Last week at Expo Revestir 2010—the ceramic tile industry's Fashion Week in Latin America—Brazilian tile makers predicted that 2010 and beyond will likely bring back the explosive growth Latin America's largest ceramic tile market experienced between 2004 and 2008.

Particularly, the industry hopes to stem the tide of reduced exports to the U.S. market, which has been suffering from a residential construction tailspin.

Despite seeing exports drop by 25 percent in 2009 (from 2008 figures), the mood among exhibitors and attendees was optimistic. Driving this hope is the expected demand for products in its domestic construction sector, which is predicted to grow by 15 percent.

  • Opening day of the products exhibition at Expo Revestir 2010.

    Credit: Nigel F. Maynard

    Opening day of the products exhibition at Expo Revestir 2010.
"The expectations for this market in 2010 are the best," Antonio Carlos Kieling, CEO of the Brazilian Association of Ceramic Tile Manufacturers, told journalists at a press conference on March 9. "Two years after the crisis that shook the whole world economy, we expect our field to present an increase of 8.47 percent in its figures, which is an impressive number."

Kieling said that the national production capacity of the ceramic industry should exceed 850 million square meters in 2010, and a large portion of this will be used within the country.

"One indicator that directly contributes to this growth is undoubtedly the [Expo Revestir] fair, which will generate approximately $150 million in business," he said. "This represents almost 10 percent more when compared to the previous edition."

Much like Coverings in the U.S., Cevisama in Spain, and Cersaie in Italy, Expo Revestir gives Latin American tile makers the chance to display their wares as well as the trends they feel will dominate the coming year. The show is the region's largest tile show, attracting about 45,000 visitors in the four-day event.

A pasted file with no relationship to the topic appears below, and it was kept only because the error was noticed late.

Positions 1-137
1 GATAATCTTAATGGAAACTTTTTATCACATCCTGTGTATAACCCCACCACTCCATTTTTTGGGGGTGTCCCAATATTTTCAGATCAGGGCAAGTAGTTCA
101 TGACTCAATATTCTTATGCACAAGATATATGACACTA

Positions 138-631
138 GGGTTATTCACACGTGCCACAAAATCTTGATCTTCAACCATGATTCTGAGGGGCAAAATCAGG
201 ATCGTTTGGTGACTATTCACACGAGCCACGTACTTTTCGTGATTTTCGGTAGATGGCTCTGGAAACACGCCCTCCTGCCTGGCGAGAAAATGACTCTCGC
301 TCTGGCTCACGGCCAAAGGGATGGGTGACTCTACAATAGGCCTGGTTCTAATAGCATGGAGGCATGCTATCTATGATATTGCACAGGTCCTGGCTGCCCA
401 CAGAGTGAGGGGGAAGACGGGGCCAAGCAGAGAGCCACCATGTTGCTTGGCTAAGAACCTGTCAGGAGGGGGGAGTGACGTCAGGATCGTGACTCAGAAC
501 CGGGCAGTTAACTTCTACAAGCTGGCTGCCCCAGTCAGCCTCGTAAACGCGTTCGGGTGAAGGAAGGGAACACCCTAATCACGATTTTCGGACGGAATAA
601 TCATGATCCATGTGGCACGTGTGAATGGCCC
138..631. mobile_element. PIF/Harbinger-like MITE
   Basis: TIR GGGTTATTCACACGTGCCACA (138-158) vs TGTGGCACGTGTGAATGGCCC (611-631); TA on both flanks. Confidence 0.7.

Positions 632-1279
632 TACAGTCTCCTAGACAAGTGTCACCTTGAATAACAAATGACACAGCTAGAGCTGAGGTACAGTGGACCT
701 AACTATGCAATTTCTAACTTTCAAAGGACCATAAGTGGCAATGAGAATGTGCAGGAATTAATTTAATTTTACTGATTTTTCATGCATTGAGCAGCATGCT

Even with the recent declines, Brazil is a major player in the world ceramic tile market. The country ranked second in world production with 713.4 million square meters in 2008, second only to China with 3.3 billion square meters. Italy ranks third with 527 million square meters, and Spain comes in fourth with 494.7 million square meters.

Tile distributors and dealers at the show said the Brazilian manufacturers are in a good position. The nation's economy is booming and most of these commercial and residential projects will use ceramic in interior and exterior applications.

In fact, Brazil is the second largest consumer of ceramic tile, and most of its products remain in the country. Unlike Italy, which exports 355 million square meters and Spain, which exports 305 million, Brazil exports only 81.4 million square meters of its total.

Brazil's position in the North American market also took a hit in 2008, when the country's exports to the U.S. totaled 15.2 million square meters. This figure is off from the 27.7 million square meters the country sent to the U.S. in 2007. In fact, after growing from 2002 to 2005, the country's exports have declined for three years in a row.